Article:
The heart of Old Republican dogma — the balanced budget — predates Ike. Actually, it was not exclusively Republican — it was the general consensus, before John Maynard Keynes revolutionized economic theory and described how running deficits during recessions (and surpluses during booms) could help smooth out economic cycles. Presidents Hoover and Roosevelt (in the earlier part of his presidency) both sought to balance their budgets, as did Coolidge and Harding before them. Tax cuts were good, if they could get them, but secondary to managing the nation’s finances responsibly. Put another way, when faced with a choice of either chronic deficits or a balanced budget, members of the Old GOP chose the latter.

Things started to change in the late 1970s, however. In California, citizens passed a ballot initiative, Proposition 13, that made it virtually impossible to raise taxes. The Reagan revolution added to the momentum, as the president called for and received massive tax cut legislation. One would (rightfully) conclude that such large tax cuts, even if spending remained flat, would result in huge deficits and increasing debt. But emerging New Republican orthodoxy placed less emphasis on balancing budgets and maintaining fiscal responsibility than at cutting the size of government and slashing taxes, at all costs.

The argument was that balancing budgets would necessarily follow cutting taxes. At a 1980 debate, Reagan framed it like this: “Well, if you’ve got a kid that’s extravagant, you can lecture him all you want to about his extravagance. Or you can cut his allowance and achieve the same end much quicker.”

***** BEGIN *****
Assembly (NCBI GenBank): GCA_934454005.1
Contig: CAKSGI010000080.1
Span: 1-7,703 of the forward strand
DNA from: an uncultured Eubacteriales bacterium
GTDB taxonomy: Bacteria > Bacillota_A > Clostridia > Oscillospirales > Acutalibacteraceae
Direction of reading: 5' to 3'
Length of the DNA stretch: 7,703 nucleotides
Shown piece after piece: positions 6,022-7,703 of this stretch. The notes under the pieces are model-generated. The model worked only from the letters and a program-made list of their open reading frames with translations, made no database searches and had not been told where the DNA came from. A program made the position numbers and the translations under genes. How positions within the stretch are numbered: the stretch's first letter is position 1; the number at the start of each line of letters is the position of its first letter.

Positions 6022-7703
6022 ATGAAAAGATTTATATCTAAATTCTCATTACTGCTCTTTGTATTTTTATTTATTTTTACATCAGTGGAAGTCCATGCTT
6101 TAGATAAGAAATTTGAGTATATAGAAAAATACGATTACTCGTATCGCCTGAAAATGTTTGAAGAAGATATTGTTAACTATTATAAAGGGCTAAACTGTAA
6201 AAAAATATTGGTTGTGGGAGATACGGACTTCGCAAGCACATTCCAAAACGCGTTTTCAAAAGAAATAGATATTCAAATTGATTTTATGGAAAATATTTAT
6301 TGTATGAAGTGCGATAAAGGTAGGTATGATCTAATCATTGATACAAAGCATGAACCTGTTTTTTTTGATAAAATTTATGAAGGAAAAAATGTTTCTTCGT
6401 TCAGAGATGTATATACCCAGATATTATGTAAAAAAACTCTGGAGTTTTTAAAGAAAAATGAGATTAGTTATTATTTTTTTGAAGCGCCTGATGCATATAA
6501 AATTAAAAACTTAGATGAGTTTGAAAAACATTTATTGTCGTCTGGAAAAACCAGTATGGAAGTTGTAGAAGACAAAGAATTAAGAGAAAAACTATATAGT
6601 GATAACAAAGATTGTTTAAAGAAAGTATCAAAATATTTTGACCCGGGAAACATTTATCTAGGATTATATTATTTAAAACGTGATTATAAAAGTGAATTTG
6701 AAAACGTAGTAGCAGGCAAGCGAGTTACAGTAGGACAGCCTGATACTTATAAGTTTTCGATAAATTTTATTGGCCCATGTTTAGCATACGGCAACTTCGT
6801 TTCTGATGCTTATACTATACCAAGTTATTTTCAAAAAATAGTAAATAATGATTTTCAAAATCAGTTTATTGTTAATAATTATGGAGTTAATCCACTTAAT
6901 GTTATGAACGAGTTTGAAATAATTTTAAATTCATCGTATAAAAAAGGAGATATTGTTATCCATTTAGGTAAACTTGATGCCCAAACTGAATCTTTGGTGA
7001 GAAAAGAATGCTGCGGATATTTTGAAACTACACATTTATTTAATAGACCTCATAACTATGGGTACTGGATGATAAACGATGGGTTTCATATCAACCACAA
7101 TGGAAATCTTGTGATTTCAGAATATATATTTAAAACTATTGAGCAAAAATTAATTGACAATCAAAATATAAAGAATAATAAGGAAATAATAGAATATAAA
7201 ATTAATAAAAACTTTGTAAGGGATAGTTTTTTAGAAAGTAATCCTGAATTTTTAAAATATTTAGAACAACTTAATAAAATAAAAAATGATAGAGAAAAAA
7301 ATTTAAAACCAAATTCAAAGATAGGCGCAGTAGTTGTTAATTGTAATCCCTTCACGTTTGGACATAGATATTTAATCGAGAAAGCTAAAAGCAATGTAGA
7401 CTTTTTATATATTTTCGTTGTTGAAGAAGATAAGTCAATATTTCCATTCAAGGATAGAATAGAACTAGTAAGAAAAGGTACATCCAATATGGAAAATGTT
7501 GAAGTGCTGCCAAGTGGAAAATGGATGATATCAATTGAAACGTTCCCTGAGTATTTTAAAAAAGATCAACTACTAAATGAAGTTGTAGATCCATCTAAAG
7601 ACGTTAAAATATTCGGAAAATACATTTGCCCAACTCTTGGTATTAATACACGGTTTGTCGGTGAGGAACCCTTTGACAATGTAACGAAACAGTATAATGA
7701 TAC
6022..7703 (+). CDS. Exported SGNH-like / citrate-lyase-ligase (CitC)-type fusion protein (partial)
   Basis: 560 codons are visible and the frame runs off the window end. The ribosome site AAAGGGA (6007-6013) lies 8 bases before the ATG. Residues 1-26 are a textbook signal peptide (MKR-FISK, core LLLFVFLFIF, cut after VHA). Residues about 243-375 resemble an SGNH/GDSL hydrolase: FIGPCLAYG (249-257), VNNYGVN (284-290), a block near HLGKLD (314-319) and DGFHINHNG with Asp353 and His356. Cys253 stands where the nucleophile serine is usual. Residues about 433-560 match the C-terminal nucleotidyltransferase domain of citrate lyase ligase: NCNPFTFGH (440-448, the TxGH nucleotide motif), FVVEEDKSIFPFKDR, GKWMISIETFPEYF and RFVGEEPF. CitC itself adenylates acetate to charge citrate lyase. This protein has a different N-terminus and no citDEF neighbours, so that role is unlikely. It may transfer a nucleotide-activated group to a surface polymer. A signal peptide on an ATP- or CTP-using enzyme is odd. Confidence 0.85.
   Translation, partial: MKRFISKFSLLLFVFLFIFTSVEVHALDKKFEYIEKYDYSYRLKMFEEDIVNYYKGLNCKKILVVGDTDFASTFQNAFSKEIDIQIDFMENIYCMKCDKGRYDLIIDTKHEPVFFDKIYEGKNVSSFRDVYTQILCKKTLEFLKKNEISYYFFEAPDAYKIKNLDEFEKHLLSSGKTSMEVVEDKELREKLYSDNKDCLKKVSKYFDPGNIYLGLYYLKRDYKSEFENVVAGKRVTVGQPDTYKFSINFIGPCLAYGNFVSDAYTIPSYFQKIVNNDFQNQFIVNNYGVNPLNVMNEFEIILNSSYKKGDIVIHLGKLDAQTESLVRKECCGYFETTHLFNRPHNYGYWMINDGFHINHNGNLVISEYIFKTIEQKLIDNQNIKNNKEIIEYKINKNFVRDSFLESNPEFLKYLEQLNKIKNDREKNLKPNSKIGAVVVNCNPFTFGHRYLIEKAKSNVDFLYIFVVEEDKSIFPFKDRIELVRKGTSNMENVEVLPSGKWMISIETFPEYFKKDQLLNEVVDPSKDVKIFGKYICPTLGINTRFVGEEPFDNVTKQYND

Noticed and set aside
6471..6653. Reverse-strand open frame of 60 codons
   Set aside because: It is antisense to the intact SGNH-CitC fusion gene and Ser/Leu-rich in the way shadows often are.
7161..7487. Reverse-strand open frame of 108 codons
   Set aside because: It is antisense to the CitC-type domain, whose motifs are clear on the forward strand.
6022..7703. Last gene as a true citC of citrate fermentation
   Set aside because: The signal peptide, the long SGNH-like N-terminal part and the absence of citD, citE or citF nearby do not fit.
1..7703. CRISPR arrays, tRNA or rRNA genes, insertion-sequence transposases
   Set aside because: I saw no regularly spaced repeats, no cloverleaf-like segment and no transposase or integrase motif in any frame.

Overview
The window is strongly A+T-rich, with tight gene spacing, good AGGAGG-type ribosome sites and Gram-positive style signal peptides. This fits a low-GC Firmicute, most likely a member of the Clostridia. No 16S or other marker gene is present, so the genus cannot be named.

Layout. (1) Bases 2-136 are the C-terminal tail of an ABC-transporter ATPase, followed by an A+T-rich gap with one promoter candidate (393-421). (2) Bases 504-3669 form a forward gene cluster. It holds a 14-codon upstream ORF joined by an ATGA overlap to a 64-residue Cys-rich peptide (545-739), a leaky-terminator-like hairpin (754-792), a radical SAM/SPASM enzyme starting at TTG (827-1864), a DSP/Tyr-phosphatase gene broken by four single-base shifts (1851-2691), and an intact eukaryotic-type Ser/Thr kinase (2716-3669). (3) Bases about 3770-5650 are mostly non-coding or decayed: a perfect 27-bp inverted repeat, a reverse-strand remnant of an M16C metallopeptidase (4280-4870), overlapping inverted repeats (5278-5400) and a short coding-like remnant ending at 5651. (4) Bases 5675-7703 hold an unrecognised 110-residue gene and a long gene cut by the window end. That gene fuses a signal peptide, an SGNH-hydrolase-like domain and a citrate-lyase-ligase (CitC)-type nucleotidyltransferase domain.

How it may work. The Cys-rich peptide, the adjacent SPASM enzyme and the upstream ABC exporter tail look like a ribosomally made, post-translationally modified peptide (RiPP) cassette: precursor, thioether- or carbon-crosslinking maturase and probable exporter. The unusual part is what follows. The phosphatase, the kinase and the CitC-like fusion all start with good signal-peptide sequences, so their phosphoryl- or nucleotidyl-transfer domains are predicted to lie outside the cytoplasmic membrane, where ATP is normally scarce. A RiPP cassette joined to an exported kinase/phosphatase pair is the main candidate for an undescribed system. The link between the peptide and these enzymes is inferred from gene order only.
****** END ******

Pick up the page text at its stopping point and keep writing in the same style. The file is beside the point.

The problem is, drastic tax reductions necessitate similar spending decreases to balance budgets. Although some revenue from the cut can be recouped thanks to increased economic activity, the ultimate effect is a net loss of revenue. (This economic consensus — that tax cuts do not “pay for themselves” — stands in stark contrast to the talking points of many GOP politicians). A huge loss of revenue, when coupled with the fact that any sizable cuts would necessarily affect politically popular programs like Social Security, Medicare, and defense spending, leads to an untenable situation in which tax cuts are not followed by spending cuts.

Whereas American appetite for tax cuts is voracious, neither citizens nor politicians have had much appetite for cutting programs that comprise the bulk of U.S. spending: Social Security, Medicare/Medicaid, and defense spending. To the contrary, spending in these areas has trended upward while taxes have trended down. Reagan, for instance, ramped up military spending to bankrupt the Soviet Union while simultaneously slashing income tax rates. The result was huge, chronic deficits, and the Reagan Administration subsequently signed off on numerous tax increases. In fact, the Reagan Administration presided over largest peacetime tax increases in American history, as well as a tax reform that broadened the tax base and removed many deductions from the tax code, effectively raising revenue. The George H.W. Bush and Bill Clinton Administrations similarly increased taxes and cut spending. These actions were driven by the very real need to address budgetary issues.

As this graph from Wonkblog shows, spending cuts were dominant in the Bush and Clinton deficit reduction packages (and were likely made easier due to the collapse of the Soviet Union and the end of the Cold War).

Today, however, New Republican dogma is to avoid any and all tax increases. Republican candidates clamor to take tax activist Grover Norquist’s “no tax pledge,” effectively tying their hands once in office. Break the pledge, and prepare to be bludgeoned by political adversaries in your next campaign. This, of course, sets the stage for a frozen Congress — how can you hope to govern if one side of the aisle is completely unwilling to yield any ground?

Note that every  Republican presidential candidate in a 2012 debate indicated they would walk away from a debt deal that cut spending $10 for every $1 tax increase. Now read this, from the Economist:

Put simply, no fiscal consolidation that the IMF has judged to be successful relied on public spending cuts for more than 83% of its impact. In successful fiscal consolidations, tax rises accounted for between 17% and 33% of deficit-reduction measures.